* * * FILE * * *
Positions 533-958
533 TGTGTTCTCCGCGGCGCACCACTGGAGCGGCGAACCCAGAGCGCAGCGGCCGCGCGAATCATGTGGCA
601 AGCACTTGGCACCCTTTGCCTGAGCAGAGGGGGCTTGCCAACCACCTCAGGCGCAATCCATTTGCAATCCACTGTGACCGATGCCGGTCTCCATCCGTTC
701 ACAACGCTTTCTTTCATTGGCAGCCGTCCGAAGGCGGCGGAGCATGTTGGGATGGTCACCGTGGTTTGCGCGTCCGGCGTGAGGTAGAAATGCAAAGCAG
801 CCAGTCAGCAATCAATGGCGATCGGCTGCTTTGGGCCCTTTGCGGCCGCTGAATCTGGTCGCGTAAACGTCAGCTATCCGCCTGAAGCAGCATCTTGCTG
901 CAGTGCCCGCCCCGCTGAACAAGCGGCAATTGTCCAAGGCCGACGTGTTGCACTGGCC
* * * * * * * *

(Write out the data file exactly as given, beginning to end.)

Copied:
Positions 533-958
533 TGTGTTCTCCGCGGCGCACCACTGGAGCGGCGAACCCAGAGCGCAGCGGCCGCGCGAATCATGTGGCA
601 AGCACTTGGCACCCTTTGCCTGAGCAGAGGGGGCTTGCCAACCACCTCAGGCGCAATCCATTTGCAATCCACTGTGACCGATGCCGGTCTCCATCCGTTC
701 ACAACGCTTTCTTTCATTGGCAGCCGTCCGAAGGCGGCGGAGCATGTTGGGATGGTCACCGTGGTTTGCGCGTCCGGCGTGAGGTAGAAATGCAAAGCAG
801 CCAGTCAGCAATCAATGGCGATCGGCTGCTTTGGGCCCTTTGCGGCCGCTGAATCTGGTCGCGTAAACGTCAGCTATCCGCCTGAAGCAGCATCTTGCTG
901 CAGTGCCCGCCCCGCTGAACAAGCGGCAATTGTCCAAGGCCGACGTGTTGCACTGGCC